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The impact and response to COVID – 19 in the UK by the health visiting service

In my previous role as the Executive Director of the Institute of Health Visiting (iHV) - www.ihv.org.uk, I was in charge during the initial COVID-19 periods supported by my Director of Policy, Alison Morton who is now the CEO of the iHV. It was obviously a very difficult time across the world.

In the UK, health visitors (public health nurses) devote their time to supporting babies and pre-school children and their families. As the hospitals filled up with COVID-19 patients this workforce became very sought after due to their prior nursing qualifications. In many areas of the country they were quickly redeployed away from their caseloads of families with little consideration of what the impact of this would be on those families and the children within them.

The iHV lobbied very hard to turn these decisions around. Not only were vulnerable babies and children becoming hidden in their homes, but the depleted workforce struggled to find new ways to access them. Furthermore to still provide a service where those children at particular risk could be identified early. In some areas the workforce was depleted by fifty and more percent rendering the health visiting role almost impossible whilst also operating under pandemic conditions.

The following papers describe what happened and were published by the iHV and a number of research teams working alongside them. The first is a published review paper whilst the subsequent reports and papers offer research methods and findings from inquiries held with health visitors and the families they support. Together they become a historical record of that period in time. Currently they are informing the national UK COVID-19 Inquiry.

Further publications and guidance produced for health visitors can be found here on the iHV website.

Papers and reports:

Morton, Alison & Adams, Cheryll, (2022). Health visiting in England: the impact of the COVID-19 pandemic. Public Health Nursing, 1–11. https://tinyurl.com/3k35fxn2

Institute of Health Visiting (2020b). State of health visiting in England. https://tinyurl.com/34uapumn

Institute of Health Visiting (2020c). Health visiting during COVID-19: An iHV report. https://tinyurl.com/yrsr5nbh

Institute of Health Visiting (2020a). Making history: Health visiting during Covid-19. https://tinyurl.com/mvka7v7b

Adams C. “Is a secondary pandemic on its way?” https://tinyurl.com/2ruh82de
Best Beginnings, Home-Start UK, and the Parent-Infant Foundation (2020). Babies in Lockdown: Listening to parents to build back better. https://tinyurl.com/42dua6yt

Morton, A. (2020a). Zooming in but missing out: Can you do a “virtual” universal health review? Institute of Health Visiting Voices Blog. https://tinyurl.com/yeyudtak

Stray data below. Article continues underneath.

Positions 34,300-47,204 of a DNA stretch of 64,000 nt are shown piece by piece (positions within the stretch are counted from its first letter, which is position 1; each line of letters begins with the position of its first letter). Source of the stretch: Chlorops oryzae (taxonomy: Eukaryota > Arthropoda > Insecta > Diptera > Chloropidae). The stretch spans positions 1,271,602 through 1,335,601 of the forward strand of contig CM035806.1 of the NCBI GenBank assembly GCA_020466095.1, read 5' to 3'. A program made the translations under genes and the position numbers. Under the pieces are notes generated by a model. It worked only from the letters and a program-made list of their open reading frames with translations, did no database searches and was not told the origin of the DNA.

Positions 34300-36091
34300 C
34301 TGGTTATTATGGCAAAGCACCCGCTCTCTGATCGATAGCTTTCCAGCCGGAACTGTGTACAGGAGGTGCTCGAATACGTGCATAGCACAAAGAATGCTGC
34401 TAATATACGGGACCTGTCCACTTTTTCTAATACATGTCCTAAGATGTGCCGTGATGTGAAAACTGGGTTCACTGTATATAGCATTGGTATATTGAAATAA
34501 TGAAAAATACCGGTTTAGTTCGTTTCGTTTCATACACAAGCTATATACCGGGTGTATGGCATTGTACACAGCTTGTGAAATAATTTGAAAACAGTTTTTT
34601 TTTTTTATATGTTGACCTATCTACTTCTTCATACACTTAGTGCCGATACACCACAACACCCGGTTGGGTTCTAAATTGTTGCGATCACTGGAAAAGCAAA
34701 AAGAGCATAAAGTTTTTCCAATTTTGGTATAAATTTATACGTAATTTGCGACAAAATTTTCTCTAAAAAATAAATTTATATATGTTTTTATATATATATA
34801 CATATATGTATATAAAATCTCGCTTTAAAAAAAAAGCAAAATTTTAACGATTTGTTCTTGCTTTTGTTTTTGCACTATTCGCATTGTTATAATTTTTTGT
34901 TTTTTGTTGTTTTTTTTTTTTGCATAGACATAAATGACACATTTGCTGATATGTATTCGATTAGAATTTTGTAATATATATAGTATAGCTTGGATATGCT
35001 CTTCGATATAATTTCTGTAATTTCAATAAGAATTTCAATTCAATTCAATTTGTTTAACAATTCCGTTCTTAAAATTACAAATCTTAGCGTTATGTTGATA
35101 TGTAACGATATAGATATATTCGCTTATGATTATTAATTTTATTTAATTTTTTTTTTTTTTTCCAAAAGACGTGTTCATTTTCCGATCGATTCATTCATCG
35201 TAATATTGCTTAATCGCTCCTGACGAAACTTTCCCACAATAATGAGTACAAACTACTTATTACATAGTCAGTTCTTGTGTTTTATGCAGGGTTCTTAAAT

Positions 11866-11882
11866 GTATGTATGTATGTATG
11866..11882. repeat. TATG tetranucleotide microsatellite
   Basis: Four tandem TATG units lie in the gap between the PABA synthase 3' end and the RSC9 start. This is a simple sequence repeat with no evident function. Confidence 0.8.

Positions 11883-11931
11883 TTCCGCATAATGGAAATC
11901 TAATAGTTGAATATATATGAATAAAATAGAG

Morton, A. (2020b). Who is providing a safety net for babies and young children? Journal of Health Visiting. https://tinyurl.com/yp5tc8xc

Conti, G., & Dow, A. (2020a). The impacts of COVID-19 on health visiting in England: FOI evidence for the first wave [Unpublished manuscript]. https://tinyurl.com/yr8hbjjt

Conti, G., & Dow, A. (2020b). The impacts of COVID-19 on health visiting in England first results. https://tinyurl.com/2cwzwk95

Conti, G., & Dow, A. (2021b). Using FOI data to assess the state of Health Visiting Services in England before and during COVID-19. UCL Department of Economics. https://tinyurl.com/4uftetpm

Barlow, J., Bach-Mortensen, A., Homonchuk, O., & Woodman, J. (2020a). The impact of the COVID-19 pandemic on services from pregnancy through age 5 years for families who are high risk of poor outcomes or who have complex social needs – interim findings. Department of Social Policy and Intervention, University of Oxford, UCL Institute
of Education on behalf of the NIHR Children and Families Policy Research Unit (CPRU). https://tinyurl.com/2s67t8xv

Barlow, J., Bach-Mortensen, A., Homonchuk, O., & Woodman, J. (2020b). The impact of the COVID-19 pandemic on services from pregnancy through age 5 years for families who are high risk of poor outcomes or who have complex social needs – Stage 2 findings. Department of Social Policy and Intervention, University of Oxford, UCL Institute
of Education on behalf of the NIHR Children and Families Policy Research Unit (CPRU). https://tinyurl.com/2rvp94nn

Dr Cheryll Adams CBE
Chair, Global Network of Public Health Nursing

1 Comment


Dear Cheryll,

Its great to see these documentary resources collated here and I look forward to returning to them.

Helen

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